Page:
For a moment, the gold medal seemed within reach for Shushila Devi Likmabam. One of India’s finest judokas, Shushila went toe-to-toe with South Africa’s Michaela Whitebooi in the 48kg final but fell agonisingly short, losing narrowly to settle for a silver, her second CWG medal, having won a silver at the Glasgow Games in 2014 as well.
Shushila’s excellent form going into the event was obvious during her quarter-final and semi-final bouts. The Manipuri judoka was a picture of concentration during her match against African champion Priscilla Morand at the last-four stage. Her strategy was to stand almost sideways to her opponent while grabbing the collar of her judogi and wait for the opportune moment. A few seconds later the moment would arrive, with Shushila grabbing her opponent’s far arm, twisting into her body and performing the perfect hip toss.
It was the signature move of a successful campaign that saw her reach the final with both her previous contests ending in less than three minutes. But getting to this point needed almost a decade-long waiting and worrying.
STUNNING SILVER!! 🇮🇳
— Dept of Sports MYAS (@IndiaSports) August 1, 2022
When Shushila won the silver medal at the 2014 Glasgow Commonwealth Games, she thought that her life and career were set on an upward trajectory. But what followed was her missing out on qualification for the 2016 Rio Olympics. Judo as a sport requires participation in at least 20-30 events for qualifications and money was always an issue for Shushila.
Born in a family where her parents used to farm vegetables and sell whatever was left as excess, Shushila would take loans and travel around the world trying to excel at her sport. The car she had bought in 2016 had to be sold off as well because of the precarious financial situation. Her elder brother Shilakshi explained the problems to The Indian Express last year.
“When we were kids, we’d go on a bicycle all over Imphal. Us time bachche the, water bottle ke alava kuchh nahi chahiye tha, aur kit hum pehen ke jaate the (we were kids then, needing nothing else but water bottles, and were wearing our kits),” Shilakshi said, himself a national judo champion. “The car was handy because as an international player, you have to travel with your kit, you’ve got your fitness equipment, your food, your protein shakes and all other things.”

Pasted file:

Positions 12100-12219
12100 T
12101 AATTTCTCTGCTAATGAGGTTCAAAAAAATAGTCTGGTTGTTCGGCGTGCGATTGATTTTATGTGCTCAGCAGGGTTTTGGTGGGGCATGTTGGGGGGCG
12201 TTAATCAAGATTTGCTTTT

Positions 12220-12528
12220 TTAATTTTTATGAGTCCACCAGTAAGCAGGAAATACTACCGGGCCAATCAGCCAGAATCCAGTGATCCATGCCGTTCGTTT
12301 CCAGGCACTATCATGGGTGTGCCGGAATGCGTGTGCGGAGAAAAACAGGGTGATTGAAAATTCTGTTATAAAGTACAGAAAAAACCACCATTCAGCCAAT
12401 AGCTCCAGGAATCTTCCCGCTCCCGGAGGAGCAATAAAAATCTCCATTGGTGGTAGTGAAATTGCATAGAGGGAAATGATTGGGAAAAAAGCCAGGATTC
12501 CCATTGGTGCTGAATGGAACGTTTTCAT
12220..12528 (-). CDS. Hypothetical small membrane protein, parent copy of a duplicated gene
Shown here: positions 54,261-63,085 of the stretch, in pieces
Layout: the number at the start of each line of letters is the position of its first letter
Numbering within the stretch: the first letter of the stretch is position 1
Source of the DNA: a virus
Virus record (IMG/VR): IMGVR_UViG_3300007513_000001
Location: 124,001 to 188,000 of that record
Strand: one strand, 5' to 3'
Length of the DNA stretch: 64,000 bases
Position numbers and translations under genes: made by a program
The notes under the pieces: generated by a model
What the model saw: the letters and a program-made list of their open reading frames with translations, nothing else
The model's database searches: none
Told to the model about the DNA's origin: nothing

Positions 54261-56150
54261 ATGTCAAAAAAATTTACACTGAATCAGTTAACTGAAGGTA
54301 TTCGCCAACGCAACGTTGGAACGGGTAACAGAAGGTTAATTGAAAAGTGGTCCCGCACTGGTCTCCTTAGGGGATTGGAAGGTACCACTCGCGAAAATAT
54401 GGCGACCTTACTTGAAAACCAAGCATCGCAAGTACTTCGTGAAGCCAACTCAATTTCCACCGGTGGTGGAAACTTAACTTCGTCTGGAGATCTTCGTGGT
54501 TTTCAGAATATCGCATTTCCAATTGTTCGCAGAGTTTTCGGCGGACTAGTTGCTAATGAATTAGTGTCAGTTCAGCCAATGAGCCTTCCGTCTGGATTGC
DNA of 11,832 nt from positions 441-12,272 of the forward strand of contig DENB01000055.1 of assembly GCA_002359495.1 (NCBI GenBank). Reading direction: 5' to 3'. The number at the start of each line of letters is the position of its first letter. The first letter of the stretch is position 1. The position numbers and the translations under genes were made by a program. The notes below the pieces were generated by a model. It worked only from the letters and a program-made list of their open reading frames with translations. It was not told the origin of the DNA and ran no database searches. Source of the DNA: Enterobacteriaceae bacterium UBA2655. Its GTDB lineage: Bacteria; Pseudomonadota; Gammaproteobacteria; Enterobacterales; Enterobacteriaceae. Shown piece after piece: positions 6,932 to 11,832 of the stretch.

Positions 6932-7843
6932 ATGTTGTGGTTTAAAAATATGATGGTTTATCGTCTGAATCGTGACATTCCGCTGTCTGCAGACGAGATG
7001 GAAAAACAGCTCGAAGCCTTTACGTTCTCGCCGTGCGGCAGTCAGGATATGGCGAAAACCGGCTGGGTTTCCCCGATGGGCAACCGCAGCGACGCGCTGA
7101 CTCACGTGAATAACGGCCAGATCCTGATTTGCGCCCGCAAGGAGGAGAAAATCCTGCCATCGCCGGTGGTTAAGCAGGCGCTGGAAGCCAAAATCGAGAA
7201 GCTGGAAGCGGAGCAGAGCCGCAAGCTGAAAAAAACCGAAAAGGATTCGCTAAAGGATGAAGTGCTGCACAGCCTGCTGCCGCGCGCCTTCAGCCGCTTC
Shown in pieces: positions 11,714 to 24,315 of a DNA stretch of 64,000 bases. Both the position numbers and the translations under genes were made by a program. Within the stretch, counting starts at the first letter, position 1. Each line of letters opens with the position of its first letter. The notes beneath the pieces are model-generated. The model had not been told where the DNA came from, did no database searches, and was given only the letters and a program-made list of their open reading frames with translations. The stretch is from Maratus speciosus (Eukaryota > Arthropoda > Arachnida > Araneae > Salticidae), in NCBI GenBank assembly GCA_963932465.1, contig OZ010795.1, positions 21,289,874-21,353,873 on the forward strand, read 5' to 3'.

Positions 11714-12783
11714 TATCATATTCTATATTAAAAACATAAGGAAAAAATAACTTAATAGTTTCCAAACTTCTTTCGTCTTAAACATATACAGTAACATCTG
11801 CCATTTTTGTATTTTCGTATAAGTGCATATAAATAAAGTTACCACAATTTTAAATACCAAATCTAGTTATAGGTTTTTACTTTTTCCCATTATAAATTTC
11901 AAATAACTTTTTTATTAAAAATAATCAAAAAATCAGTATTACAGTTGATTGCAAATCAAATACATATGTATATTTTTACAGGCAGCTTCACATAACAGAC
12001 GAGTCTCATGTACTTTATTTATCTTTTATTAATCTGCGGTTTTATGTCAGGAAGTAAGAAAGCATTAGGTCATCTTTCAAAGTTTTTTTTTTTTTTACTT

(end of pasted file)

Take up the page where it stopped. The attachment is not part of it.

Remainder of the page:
“The farm at home is just farm in name,” he describes. “It’s a tiny place, we used to manage to grow enough vegetables for us, maybe sell a few of the excess stuff. But it was not enough. Papa gaon ke sarpanch the, nahi to kuchh nahi ho pata (Father was the village headman, otherwise nothing would have been possible).”
Shushila then set her sights on the 2018 Asian Games and was hoping that a medal there would finally bring better fortunes. But her hamstring tore during the trials and she had to give up on that dream as well.
For a judoka from India, qualifying for the Olympics is the ultimate prize and a few months after that setback, Shushila spoke to coach Jiwan Sharma about her financial situation. Sharma then set up tickets for her, talked to her sponsors and convinced them that she was an athlete worth backing. Suddenly, she was back on track – this time with the goal of reaching the Tokyo Olympics.
Just as she started to build some steam, the pandemic hit. Once again, Shushila was forced to stop her preparations and wait patiently in Imphal for news on the Olympics. All competitions and qualification events were either postponed or team members got Covid-positive during the Asia-Oceania trials.
But Shushila managed to qualify for the Tokyo Games, becoming the only Indian to be a part of the Judo event. She was the highest-ranked Asian judoka outside the Top 18 on the Olympics Games Quota list and thus automatically qualified for the event. At Tokyo, she finished 17th but had already won a battle just by reaching there.
Now at these Commonwealth Games, the 27-year-old earned yet another medal eight years after her first triumph in the competition. Her sport now receives more recognition in India than ever before. She now trains out of the JSW-backed Inspire Institute of Sport in Vijaynagar.